In case you missed this story – published in Phoenix New Times – it’s worth a read. In an effort to keep this topic on the minds of folks in Arizona WeediaBuzz.com plans to cover this story extensively over the next months. We hope you’ll join the conversation…
The chances of a successful marijuana-legalization initiative in Arizona for 2016 appear to have diminished due to fighting among two competing political groups.
As we reported on March 27, the Marijuana Policy Project of Arizona was surprised by the sudden launch of a competing 2016 campaign by their chairperson, Dr. Gina Berman.
A leaked online survey shows that a coalition of Arizona medical-marijuana dispensaries are backing Berman’s group.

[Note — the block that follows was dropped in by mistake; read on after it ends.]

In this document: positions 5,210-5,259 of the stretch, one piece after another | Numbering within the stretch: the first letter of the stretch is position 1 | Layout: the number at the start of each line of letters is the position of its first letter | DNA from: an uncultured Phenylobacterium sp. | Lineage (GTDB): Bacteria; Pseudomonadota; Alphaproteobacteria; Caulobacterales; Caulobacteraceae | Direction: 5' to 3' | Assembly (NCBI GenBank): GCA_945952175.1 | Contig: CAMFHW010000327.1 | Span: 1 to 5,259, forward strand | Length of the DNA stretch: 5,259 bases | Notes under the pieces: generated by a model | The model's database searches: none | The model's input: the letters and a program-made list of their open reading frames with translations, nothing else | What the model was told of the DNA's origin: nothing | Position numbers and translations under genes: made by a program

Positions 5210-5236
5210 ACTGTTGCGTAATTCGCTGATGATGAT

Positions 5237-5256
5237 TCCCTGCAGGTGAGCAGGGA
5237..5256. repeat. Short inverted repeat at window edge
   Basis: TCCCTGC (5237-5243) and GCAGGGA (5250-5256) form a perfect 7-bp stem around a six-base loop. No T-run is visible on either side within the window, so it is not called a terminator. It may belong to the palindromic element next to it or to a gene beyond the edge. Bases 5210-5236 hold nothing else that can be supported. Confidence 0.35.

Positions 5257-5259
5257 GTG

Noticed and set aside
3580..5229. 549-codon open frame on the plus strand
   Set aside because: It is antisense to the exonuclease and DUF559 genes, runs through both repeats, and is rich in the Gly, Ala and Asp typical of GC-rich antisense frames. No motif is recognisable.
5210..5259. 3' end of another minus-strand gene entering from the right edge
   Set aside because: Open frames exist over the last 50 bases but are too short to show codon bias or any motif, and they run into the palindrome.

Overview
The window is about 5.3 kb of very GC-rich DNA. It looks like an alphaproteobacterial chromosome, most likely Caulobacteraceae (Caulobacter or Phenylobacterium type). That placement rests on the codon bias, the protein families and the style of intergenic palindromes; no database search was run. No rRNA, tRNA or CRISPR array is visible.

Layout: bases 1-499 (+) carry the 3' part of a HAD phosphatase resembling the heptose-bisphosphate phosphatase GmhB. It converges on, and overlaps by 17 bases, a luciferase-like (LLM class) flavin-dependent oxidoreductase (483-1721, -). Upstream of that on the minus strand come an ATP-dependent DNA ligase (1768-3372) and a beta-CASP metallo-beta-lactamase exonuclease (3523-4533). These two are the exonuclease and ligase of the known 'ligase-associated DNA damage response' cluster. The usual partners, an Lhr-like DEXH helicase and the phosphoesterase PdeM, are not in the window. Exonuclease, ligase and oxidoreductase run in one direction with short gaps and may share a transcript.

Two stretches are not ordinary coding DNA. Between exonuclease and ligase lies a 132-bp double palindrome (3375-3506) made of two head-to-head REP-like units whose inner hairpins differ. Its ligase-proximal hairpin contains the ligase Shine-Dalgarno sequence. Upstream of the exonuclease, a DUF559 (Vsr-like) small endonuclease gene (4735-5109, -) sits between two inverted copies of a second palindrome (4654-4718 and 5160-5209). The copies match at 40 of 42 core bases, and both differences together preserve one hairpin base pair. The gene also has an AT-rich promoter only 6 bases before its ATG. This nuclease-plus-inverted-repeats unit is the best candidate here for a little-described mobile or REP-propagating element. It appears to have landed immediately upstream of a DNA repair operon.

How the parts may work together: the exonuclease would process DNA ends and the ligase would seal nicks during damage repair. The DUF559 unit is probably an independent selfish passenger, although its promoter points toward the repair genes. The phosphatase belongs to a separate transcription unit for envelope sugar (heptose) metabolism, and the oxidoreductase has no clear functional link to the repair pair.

See also: -New Marijuana-Legalization Ballot Campaign Launched in Arizona
Even if two campaigns could each pull in enough donor money to pay for the hundreds of thousands of signatures that would need to be gathered, the presence of two similar measures on the ballot would probably mean trouble for both. Polls show marijuana legalization support runs 50-50 in Arizona, at best. The 2010 medical-marijuana initiative put on the ballot by the MPP passed by a mere 4,341 votes out of nearly 1.7 million cast.
Rob Kampia | mpp.org
Confusingly, the new campaign fashioned its name — Arizonans for Responsible Legalization — after the name of the new anti-legalization group, Arizonans for Responsible Drug Policy. Berman hasn’t granted media interviews since last Friday’s launch and news release, leaving the talking to hired spokesman Barrett Marson.
The dispute allegedly concerns whether an initiative should contain a cap on the number of marijuana retail outlets, and whether Arizonans should be allowed to grow a small amount of marijuana for their personal use. Neither side has yet released a draft initiative, though the MPP — having launched its campaign officially in September — is further along in the process and has a draft being reviewed current by the state’s Legislative Council.